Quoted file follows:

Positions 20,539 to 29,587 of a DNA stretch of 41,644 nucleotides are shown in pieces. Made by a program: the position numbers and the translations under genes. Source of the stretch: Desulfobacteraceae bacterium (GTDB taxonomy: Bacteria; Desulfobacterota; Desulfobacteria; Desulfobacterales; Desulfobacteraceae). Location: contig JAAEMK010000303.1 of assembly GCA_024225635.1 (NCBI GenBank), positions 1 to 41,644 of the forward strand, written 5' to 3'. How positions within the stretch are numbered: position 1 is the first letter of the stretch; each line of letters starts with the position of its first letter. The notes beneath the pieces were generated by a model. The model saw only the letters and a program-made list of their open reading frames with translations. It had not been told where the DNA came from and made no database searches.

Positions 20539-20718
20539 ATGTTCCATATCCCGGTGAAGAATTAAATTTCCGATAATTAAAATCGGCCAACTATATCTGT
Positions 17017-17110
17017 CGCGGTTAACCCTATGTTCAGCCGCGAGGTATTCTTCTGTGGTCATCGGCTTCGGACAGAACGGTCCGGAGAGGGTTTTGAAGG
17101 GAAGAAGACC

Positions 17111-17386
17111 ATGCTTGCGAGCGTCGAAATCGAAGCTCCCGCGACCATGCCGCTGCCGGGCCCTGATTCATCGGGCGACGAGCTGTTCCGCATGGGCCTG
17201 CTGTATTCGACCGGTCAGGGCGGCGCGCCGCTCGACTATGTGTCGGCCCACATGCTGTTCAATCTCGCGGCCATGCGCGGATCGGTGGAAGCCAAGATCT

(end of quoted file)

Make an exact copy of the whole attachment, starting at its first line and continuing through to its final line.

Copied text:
Positions 20,539 to 29,587 of a DNA stretch of 41,644 nucleotides are shown in pieces. Made by a program: the position numbers and the translations under genes. Source of the stretch: Desulfobacteraceae bacterium (GTDB taxonomy: Bacteria; Desulfobacterota; Desulfobacteria; Desulfobacterales; Desulfobacteraceae). Location: contig JAAEMK010000303.1 of assembly GCA_024225635.1 (NCBI GenBank), positions 1 to 41,644 of the forward strand, written 5' to 3'. How positions within the stretch are numbered: position 1 is the first letter of the stretch; each line of letters starts with the position of its first letter. The notes beneath the pieces were generated by a model. The model saw only the letters and a program-made list of their open reading frames with translations. It had not been told where the DNA came from and made no database searches.

Positions 20539-20718
20539 ATGTTCCATATCCCGGTGAAGAATTAAATTTCCGATAATTAAAATCGGCCAACTATATCTGT
Positions 17017-17110
17017 CGCGGTTAACCCTATGTTCAGCCGCGAGGTATTCTTCTGTGGTCATCGGCTTCGGACAGAACGGTCCGGAGAGGGTTTTGAAGG
17101 GAAGAAGACC

Positions 17111-17386
17111 ATGCTTGCGAGCGTCGAAATCGAAGCTCCCGCGACCATGCCGCTGCCGGGCCCTGATTCATCGGGCGACGAGCTGTTCCGCATGGGCCTG
17201 CTGTATTCGACCGGTCAGGGCGGCGCGCCGCTCGACTATGTGTCGGCCCACATGCTGTTCAATCTCGCGGCCATGCGCGGATCGGTGGAAGCCAAGATCT